Minnesota should improve the Working Family Credit in 2014

Mar 2014
The Working Family Credit is Good for Families and Minnesota's Economy


  • The Working Family Credit is an income tax credit that reduces the amount of state and local taxes that low- and moderate-income working Minnesotans pay.
  • The Working Family Credit is based on the federal Earned Income Tax Credit (EITC), which keeps families working. It can only be claimed by people who work. It helps families who work get by on low wages, and encourages the lowest-earning families to work more hours.
  • The EITC has a lasting positive effect. Children in families who receive the EITC do better in school and are healthier. Children in households receiving the EITC are also more likely to attend college and earn more as adults.[1]

Why We Should Improve the Working Family Credit This Year

  • Low- and moderate-income Minnesotans still pay more of each dollar of their incomes in state and local taxes than the highest-income households.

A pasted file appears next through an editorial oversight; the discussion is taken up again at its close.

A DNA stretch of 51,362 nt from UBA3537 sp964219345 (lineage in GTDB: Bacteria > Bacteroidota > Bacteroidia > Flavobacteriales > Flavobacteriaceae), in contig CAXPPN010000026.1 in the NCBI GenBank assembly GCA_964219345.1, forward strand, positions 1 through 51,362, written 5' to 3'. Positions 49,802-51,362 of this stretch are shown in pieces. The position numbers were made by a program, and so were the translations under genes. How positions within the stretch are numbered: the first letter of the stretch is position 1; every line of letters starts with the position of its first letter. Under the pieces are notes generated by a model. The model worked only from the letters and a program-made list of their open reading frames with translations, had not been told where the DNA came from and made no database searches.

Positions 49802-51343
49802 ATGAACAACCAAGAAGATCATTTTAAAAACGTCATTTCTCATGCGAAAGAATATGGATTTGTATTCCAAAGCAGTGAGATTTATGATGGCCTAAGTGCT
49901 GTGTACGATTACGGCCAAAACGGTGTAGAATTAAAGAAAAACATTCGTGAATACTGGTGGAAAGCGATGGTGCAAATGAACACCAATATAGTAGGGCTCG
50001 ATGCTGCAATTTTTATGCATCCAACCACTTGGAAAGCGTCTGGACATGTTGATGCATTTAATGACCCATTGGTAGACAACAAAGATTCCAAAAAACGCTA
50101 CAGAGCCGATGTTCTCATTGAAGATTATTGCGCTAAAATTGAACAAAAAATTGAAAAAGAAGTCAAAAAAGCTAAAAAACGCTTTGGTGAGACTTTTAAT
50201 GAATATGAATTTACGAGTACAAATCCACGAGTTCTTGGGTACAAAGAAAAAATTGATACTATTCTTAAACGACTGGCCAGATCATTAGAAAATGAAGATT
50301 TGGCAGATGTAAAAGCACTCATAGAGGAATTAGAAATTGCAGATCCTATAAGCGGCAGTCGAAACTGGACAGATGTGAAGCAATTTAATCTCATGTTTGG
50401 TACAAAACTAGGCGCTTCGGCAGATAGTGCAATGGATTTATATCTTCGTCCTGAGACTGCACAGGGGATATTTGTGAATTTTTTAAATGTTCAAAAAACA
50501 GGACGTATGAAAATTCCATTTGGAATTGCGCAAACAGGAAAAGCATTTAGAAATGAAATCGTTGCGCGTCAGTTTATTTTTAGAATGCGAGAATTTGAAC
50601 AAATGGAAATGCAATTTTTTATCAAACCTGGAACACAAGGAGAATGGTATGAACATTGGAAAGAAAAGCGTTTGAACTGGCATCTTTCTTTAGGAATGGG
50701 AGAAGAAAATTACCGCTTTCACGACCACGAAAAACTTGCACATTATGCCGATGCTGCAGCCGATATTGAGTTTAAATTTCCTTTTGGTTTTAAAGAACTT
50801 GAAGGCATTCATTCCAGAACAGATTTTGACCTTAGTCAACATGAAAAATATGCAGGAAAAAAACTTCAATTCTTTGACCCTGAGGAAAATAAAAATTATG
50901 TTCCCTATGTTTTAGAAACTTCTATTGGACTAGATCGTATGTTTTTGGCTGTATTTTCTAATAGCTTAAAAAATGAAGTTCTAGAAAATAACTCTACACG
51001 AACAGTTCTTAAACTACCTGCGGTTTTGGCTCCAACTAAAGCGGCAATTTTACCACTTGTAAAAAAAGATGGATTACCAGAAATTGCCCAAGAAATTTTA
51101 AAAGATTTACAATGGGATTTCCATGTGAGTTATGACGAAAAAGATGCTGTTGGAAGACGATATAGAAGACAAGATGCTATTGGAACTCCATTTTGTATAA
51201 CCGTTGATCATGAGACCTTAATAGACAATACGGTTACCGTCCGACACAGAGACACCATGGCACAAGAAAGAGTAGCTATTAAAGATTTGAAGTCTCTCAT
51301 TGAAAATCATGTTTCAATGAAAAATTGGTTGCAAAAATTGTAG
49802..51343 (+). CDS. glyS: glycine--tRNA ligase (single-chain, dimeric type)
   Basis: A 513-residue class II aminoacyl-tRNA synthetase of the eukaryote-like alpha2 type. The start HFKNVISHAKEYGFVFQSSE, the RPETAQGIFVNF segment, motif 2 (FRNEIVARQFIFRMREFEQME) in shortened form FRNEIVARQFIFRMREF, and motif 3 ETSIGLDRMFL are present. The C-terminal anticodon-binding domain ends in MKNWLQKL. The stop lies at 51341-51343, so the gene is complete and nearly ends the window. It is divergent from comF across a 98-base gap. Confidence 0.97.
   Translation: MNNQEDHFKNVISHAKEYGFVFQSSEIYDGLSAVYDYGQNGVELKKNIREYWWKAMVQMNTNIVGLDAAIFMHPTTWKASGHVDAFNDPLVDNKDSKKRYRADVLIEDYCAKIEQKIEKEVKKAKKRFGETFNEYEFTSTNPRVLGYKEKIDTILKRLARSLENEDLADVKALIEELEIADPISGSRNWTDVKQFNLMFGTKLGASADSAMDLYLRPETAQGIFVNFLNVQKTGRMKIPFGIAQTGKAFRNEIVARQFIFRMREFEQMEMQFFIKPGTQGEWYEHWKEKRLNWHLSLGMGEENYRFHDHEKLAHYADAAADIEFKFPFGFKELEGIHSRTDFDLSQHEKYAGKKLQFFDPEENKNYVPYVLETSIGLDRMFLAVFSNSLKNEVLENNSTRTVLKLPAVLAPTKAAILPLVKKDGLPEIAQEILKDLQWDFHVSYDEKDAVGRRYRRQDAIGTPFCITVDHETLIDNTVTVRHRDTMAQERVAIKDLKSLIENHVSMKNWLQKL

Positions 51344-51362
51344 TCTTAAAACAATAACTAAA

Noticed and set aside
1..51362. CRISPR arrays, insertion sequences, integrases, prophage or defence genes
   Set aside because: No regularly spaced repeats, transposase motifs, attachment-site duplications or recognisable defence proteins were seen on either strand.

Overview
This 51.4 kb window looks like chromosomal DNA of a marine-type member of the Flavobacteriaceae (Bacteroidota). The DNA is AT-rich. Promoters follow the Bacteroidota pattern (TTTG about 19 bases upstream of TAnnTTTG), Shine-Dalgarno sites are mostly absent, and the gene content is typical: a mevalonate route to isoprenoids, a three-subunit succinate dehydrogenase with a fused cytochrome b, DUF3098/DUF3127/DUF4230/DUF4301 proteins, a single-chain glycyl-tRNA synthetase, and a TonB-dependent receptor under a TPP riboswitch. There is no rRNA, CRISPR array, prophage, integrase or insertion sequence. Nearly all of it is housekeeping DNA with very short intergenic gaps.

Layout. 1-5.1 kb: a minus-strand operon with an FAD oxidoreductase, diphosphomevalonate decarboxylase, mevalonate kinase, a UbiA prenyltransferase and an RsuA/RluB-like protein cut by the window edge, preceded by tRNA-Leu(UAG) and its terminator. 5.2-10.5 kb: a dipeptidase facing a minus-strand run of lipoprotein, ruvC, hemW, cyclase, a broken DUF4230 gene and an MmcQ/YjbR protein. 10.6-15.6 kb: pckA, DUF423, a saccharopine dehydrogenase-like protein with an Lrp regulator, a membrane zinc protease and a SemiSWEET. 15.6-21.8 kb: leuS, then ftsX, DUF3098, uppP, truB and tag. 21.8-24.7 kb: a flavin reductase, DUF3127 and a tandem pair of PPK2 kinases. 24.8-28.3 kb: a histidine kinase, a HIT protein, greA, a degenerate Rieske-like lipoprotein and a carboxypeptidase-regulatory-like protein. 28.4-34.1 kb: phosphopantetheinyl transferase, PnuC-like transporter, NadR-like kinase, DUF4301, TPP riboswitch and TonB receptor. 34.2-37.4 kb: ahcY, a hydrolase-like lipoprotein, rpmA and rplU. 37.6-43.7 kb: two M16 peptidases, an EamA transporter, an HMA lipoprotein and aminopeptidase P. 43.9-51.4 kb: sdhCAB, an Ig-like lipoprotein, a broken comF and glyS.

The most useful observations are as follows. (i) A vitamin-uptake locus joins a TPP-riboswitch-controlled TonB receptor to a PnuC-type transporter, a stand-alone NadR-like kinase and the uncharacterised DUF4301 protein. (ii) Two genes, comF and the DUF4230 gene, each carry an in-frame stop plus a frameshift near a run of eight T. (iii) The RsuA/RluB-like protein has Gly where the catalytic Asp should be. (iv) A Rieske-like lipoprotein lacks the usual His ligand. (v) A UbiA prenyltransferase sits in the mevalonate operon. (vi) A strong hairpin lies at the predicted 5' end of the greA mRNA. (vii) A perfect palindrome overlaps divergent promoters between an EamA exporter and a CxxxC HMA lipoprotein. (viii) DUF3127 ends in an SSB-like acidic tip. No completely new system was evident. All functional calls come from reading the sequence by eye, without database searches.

• Policymakers should make two improvements to the Working Family Credit this session to make the tax system work better for low-wage workers and their families.
    • Increase the Working Family Credit for the more than 300,000 Minnesota families who currently receive it.
    • Update the Working Family Credit to conform to improvements to the federal EITC for married couples. An estimated 53,700 working families headed by married couples would benefit by an average of $334. This ‘federal conformity’ makes things simpler for taxpayers by keeping Minnesota’s eligibility rules aligned with federal rules.
  • Senate File 2484 makes two improvements: it includes Working Family Credit federal conformity for married couples, and increases the size of the Working Family Credit for more than 300,000 Minnesota families.
  • House File 1777, which passed the House on March 6, includes Working Family Credit federal conformity for married couples.
  • Improving the Working Family Credit is a small investment that will make a big difference for Minnesota’s working families.